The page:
Given the growing importance of cyberspace to nearly all aspects of national life, a secure cyberspace is vitally important to the nation, but cyberspace is far from secure today. The United States faces real risks that adversaries will exploit vulnerabilities in the nation’s critical information systems, thereby causing considerable suffering and damage.
In this context and in response to a congressional request, the National Research Council (NRC) established the Committee on Improving Cybersecurity Research in the United States. The committee was charged with developing a strategy for cybersecurity research at the start of the 21st century. The basic premise underlying this report is that research can produce a better understanding of why cyberspace is as vulnerable as it is and that such research can lead to new technologies and policies and their effective implementation, making cyberspace safer and more secure. The report also addresses the nature of the cybersecurity threat, explores some of the reasons that previous cybersecurity research efforts and agendas have had less impact on the nation’s cybersecurity posture than desired, and considers the human resource base needed to advance the cybersecurity research agenda.
Society ultimately expects computer systems to be trustworthy—that is, that they do what is required and expected of them despite environmental disruption, human user and operator errors, and attacks by hostile parties, and that they not do other things. Trustworthiness has many
dimensions, including correctness, reliability, safety, and survivability, in addition to security. However, the scope of this report, consistent with the committee’s charge, is somewhat narrower: it focuses on security and addresses other trustworthiness issues only to the extent that they relate to security.
WHAT IS AT STAKE
Information technology (IT) is essential to the day-to-day operations of companies, organizations, and government. People’s personal lives also involve computing in areas ranging from communication with family and friends to online banking and other household and financial management activities. Companies large and small are ever more reliant on IT to support diverse business processes, ranging from payroll and accounting, to tracking of inventory, operation of sales, and support for research and development (R&D)—that is, IT systems are increasingly needed for companies to be able to operate at all. Critical national infrastructures—such as those associated with energy, banking and finance, defense, law enforcement, transportation, water systems, and government—and private emergency services also depend on IT-based systems and networks; of course, the telecommunications system itself is a critical infrastructure for the nation.
Such dependence on IT will grow. But in the future, computing and communications technologies will also be embedded in applications in which they are essentially invisible to their users. A future of “pervasive computing” will see IT ubiquitously integrated into everyday objects in order to enhance their usefulness, and these objects will be interconnected in ways that further multiply their usefulness. In addition, a growing focus on innovation in the future will require the automation and integration of various services to provide rapid response tailored to the needs of users across the entire economy.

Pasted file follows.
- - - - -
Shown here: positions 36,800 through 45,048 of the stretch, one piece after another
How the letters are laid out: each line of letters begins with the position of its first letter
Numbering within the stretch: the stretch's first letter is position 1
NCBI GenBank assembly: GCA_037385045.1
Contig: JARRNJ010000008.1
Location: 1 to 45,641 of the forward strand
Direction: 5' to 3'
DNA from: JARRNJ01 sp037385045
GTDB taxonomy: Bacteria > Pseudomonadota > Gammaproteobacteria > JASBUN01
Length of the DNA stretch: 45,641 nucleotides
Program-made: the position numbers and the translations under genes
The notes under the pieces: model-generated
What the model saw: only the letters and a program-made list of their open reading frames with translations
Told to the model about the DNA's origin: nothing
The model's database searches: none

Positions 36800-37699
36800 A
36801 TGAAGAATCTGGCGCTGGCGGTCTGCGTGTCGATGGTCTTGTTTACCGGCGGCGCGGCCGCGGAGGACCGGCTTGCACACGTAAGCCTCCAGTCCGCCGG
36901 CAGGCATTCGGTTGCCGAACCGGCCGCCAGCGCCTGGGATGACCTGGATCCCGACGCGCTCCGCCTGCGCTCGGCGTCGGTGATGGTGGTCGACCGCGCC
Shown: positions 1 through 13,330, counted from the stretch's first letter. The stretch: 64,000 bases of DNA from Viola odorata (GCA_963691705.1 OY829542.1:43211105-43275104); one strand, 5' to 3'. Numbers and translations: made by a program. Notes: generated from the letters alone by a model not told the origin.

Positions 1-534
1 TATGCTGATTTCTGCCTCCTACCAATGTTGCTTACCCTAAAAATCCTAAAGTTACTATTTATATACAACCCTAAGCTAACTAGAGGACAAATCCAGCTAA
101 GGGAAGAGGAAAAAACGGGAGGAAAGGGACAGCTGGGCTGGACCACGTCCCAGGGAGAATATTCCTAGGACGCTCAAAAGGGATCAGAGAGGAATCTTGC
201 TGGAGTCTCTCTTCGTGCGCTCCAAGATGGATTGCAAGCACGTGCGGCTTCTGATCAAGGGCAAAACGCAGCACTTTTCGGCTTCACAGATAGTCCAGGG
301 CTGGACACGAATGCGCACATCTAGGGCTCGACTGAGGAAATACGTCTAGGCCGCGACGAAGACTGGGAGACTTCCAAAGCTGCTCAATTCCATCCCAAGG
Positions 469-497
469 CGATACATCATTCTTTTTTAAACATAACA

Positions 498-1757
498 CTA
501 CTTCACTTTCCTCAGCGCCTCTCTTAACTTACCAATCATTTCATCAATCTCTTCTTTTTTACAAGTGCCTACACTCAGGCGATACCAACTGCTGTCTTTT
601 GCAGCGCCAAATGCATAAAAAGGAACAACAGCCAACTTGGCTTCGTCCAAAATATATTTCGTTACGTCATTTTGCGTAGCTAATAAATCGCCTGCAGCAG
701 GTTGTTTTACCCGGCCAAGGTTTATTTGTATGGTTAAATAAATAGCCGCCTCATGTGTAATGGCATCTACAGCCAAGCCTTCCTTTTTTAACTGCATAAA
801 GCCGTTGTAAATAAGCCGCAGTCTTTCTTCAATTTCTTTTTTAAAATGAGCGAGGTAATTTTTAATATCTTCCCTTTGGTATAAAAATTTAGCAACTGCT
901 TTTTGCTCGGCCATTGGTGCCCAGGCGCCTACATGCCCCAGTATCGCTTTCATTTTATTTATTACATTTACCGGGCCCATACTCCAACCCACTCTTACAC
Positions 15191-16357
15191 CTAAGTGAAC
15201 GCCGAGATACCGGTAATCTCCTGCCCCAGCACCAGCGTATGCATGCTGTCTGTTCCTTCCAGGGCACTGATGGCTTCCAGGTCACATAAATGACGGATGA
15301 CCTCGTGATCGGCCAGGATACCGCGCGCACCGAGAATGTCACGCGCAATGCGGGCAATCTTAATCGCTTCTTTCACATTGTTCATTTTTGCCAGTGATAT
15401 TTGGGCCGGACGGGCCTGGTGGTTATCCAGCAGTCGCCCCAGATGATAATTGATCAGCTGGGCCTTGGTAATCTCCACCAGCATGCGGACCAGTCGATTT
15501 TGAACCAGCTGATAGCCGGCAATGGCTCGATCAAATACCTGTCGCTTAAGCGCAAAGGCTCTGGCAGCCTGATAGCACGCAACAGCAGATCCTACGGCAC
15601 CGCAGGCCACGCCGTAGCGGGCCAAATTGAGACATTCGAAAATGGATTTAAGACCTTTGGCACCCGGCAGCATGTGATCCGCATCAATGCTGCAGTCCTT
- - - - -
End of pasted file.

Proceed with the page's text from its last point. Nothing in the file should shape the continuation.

The ability to fully realize the benefits of IT depends on these systems being secure—and yet nearly all indications of the size of the threat, whether associated with losses or damage, type of attack, or presence of vulnerability, indicate a continuously worsening problem. Moreover, it is almost certainly the case that reports understate the actual scope of the threat, since some successful attacks are not noticed and others noticed but not reported.
The gaps between commercial practice and vulnerabilities in critical infrastructure are still wide. Meanwhile, the ability of individuals, organizations, or even state actors to attack the nation’s institutions, its people’s identities, and their online lives in cyberspace has grown substantially. Industry trends toward commoditization have resulted in clear targets for
focused attacks, making coordinated attacks by hundreds of thousands of co-opted cooperating agents practical for the first time in history.
The potential consequences of a lack of security in cyberspace fall into three broad categories. First is the threat of catastrophe—a cyberattack, especially in conjunction with a physical attack, could result in thousands of deaths and many billions of dollars of damage in a very short time. Second is frictional drag on important economic and security-related processes. Today, insecurities in cyberspace systems and networks allow adversaries (in particular, criminals) to extract billions of dollars in fraud and extortion—and force businesses to expend additional resources to defend themselves against these threats. If cyberspace does not become more secure, the citizens, businesses, and governments of tomorrow will continue to face similar pressures, and most likely on a greater scale. Third, concerns about insecurity may inhibit the use of IT in the future and thus lead to a self-denial of the benefits that IT brings, benefits that will be needed for the national competitiveness of the United States as well as for national and homeland security.
THE BROAD RANGE OF CAPABILITIES AND GOALS OF CYBERATTACKERS
A very broad spectrum of actors, ranging from lone hackers to major nation-states, poses security risks to the nation’s IT infrastructure. Organized crime (e.g., drug cartels) and transnational terrorists (and terrorist organizations, perhaps state-sponsored) occupy a region in between these two extremes, but they are more similar to the nation-state than to the lone hacker.